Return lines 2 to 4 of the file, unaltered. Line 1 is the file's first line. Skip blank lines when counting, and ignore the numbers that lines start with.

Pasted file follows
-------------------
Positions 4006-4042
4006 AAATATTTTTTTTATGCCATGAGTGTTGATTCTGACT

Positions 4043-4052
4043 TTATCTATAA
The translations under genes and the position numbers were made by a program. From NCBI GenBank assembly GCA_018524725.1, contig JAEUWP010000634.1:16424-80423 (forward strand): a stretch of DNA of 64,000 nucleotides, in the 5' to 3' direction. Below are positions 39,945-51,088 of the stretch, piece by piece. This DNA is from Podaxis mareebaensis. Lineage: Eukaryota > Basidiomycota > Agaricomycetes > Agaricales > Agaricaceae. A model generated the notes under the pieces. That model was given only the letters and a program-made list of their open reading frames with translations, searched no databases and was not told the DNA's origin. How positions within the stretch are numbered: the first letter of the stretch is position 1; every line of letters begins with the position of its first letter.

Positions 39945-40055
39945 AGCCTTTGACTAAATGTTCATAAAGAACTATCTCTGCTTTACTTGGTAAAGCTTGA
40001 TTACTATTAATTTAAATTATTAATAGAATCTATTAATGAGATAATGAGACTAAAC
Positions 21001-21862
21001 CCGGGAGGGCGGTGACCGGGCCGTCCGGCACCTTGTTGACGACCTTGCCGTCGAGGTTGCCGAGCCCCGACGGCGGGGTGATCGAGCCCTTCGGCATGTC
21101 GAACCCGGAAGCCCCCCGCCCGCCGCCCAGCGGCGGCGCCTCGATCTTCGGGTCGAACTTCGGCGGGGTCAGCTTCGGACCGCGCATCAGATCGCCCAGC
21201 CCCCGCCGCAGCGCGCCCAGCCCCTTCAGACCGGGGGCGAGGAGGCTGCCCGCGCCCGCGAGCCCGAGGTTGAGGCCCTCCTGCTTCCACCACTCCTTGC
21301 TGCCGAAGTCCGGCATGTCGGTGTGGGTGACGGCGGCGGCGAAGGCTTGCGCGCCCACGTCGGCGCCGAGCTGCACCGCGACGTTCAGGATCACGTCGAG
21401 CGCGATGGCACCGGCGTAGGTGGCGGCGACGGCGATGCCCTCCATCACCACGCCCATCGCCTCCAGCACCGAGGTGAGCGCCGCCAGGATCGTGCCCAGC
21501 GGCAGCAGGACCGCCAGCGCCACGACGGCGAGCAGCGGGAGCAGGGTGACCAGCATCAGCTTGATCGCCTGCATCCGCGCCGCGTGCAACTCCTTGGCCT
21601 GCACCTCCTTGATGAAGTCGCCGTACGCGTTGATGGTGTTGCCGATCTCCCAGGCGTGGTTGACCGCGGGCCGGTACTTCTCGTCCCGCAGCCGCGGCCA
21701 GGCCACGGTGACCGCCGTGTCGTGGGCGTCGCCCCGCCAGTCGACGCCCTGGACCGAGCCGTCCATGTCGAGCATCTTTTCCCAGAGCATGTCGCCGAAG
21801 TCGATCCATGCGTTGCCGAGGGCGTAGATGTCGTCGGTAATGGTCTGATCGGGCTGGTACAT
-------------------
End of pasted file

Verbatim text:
4006 AAATATTTTTTTTATGCCATGAGTGTTGATTCTGACT

Positions 4043-4052
4043 TTATCTATAA